- 6 updates
Asda chief executive Andy Clarke told ITV News he was "pleased" taxation changes were revealed in today's Budget, but noted that they would not happen this year.
Mr Clarke said: "Changes in taxation that affect customers and business has a positive effect on the company, we're pleased to see some level of tax change - but it's not in this year. These are taxation changes that are going to happen in the future.
"That's good to see, directionally it's good, but for people who shop in our stores and families around Britain it's what they are going to see from tomorrow."
TUC General Secretary Frances O'Grady slammed the Chancellor's Budget as "highly political" and "short-term".
Ms O'Grady said, “The best news for the long-term health of the economy is the genuine help for manufacturing, but it was the exception in this highly political short-term Budget that continued the Chancellor’s project to shrink the state and help the rich.”
The business community's reaction to today's Budget was broadly positive, with the Confederation of British Industry (CBI) and the British Chambers of Commerce offering strong endorsements.
The head of the CBI, John Cridland, said: “This was a make or break budget coming at a critical time in the recovery and the Chancellor has focused his firepower on areas that have the potential to lock in growth.”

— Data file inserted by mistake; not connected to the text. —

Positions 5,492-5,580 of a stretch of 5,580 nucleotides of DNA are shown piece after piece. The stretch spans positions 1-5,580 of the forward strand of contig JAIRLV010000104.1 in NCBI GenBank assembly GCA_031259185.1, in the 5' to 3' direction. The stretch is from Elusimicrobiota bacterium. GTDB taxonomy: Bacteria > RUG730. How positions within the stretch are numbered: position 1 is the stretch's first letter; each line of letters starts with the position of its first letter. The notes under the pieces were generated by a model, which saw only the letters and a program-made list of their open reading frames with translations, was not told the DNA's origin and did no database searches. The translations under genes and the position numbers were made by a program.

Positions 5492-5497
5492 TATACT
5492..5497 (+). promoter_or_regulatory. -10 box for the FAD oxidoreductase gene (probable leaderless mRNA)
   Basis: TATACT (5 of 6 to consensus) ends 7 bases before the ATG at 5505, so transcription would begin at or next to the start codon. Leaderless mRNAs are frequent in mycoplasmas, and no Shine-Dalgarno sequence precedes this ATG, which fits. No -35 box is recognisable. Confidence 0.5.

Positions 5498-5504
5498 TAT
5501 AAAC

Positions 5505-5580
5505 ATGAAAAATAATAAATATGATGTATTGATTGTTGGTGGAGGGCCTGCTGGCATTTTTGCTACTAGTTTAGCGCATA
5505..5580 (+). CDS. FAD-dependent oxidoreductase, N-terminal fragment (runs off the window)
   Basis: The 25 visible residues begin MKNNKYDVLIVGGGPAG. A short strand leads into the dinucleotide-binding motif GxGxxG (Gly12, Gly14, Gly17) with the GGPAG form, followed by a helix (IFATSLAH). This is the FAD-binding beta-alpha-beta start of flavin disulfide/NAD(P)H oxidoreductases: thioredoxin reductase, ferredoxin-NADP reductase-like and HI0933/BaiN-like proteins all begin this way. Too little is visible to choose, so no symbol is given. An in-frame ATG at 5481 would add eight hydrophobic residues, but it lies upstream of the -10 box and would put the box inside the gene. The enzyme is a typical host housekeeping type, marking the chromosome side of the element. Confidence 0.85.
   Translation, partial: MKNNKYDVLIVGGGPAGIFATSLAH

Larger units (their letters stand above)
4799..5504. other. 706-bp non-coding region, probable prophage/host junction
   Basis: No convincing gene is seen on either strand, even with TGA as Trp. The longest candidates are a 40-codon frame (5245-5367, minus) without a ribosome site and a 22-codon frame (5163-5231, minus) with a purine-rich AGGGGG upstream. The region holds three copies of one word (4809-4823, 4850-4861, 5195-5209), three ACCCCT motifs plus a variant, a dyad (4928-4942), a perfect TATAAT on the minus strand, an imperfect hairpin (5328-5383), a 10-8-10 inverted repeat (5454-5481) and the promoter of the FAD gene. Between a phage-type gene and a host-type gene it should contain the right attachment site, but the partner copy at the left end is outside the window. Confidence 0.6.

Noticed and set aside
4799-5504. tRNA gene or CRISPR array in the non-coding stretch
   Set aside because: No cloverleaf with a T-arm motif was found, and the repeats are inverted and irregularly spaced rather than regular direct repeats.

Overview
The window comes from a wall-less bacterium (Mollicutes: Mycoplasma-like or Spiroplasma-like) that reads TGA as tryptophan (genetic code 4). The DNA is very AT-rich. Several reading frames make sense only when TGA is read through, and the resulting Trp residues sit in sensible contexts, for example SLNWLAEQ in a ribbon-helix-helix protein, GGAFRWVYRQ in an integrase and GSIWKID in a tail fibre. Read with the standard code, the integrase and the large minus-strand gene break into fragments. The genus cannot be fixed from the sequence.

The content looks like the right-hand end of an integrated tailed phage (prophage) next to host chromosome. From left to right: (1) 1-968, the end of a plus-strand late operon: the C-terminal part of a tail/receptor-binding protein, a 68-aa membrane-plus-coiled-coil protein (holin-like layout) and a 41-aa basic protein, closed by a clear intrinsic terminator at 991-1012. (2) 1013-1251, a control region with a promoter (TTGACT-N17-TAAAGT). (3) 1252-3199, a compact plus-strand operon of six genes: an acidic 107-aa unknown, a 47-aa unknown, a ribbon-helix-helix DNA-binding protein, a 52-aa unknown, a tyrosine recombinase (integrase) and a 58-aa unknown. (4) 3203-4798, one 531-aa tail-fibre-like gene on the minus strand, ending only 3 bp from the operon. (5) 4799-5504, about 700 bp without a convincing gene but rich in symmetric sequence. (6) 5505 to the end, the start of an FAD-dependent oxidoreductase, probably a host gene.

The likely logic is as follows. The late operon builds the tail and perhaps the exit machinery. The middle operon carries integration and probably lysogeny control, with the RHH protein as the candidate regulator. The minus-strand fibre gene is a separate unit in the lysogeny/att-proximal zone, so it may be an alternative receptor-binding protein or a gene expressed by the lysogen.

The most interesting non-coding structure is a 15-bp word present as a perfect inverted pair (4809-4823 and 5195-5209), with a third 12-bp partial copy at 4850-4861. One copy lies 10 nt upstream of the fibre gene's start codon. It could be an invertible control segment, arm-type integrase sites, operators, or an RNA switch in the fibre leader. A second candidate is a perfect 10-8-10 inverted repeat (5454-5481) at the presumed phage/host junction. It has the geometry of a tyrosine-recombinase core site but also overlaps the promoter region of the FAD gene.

The Federation of Small Businesses also hailed the Government's business-friendly approach.
HM Treasury has released a graphic to show how the Chancellor's Budget intends to help UK businesses "to invest, export and grow".
The Chancellor announced a package of reforms to "radically reduce" energy costs for businesses, especially manufacturing, pledging savings of up to £7 billion by 2018/19 for industry as well as households.
George Osborne said the move will particularly benefit the most energy intensive manufacturers, around 80% of which are based in the North of England, Scotland and Wales.
Measures will include capping the carbon price floor (CPF), which sets rising amounts for the carbon tax paid by electricity generators.
The Annual Investment Allowance for businesses has been doubled to £500,000, George Osborne has announced.
Mark Evans, Tax Partner at independent chartered accountants Baker Tilly, says: "This is great news for businesses and means any spending up to that amount on capital plant or machinery can receive tax relief of 100%.
"Obviously George Osborne has been persuaded to change his mind as it was pre-announced that this allowance would fall from £250,000 to £25,000."
The Chancellor now says 99.8% of businesses will get the benefit of this measure.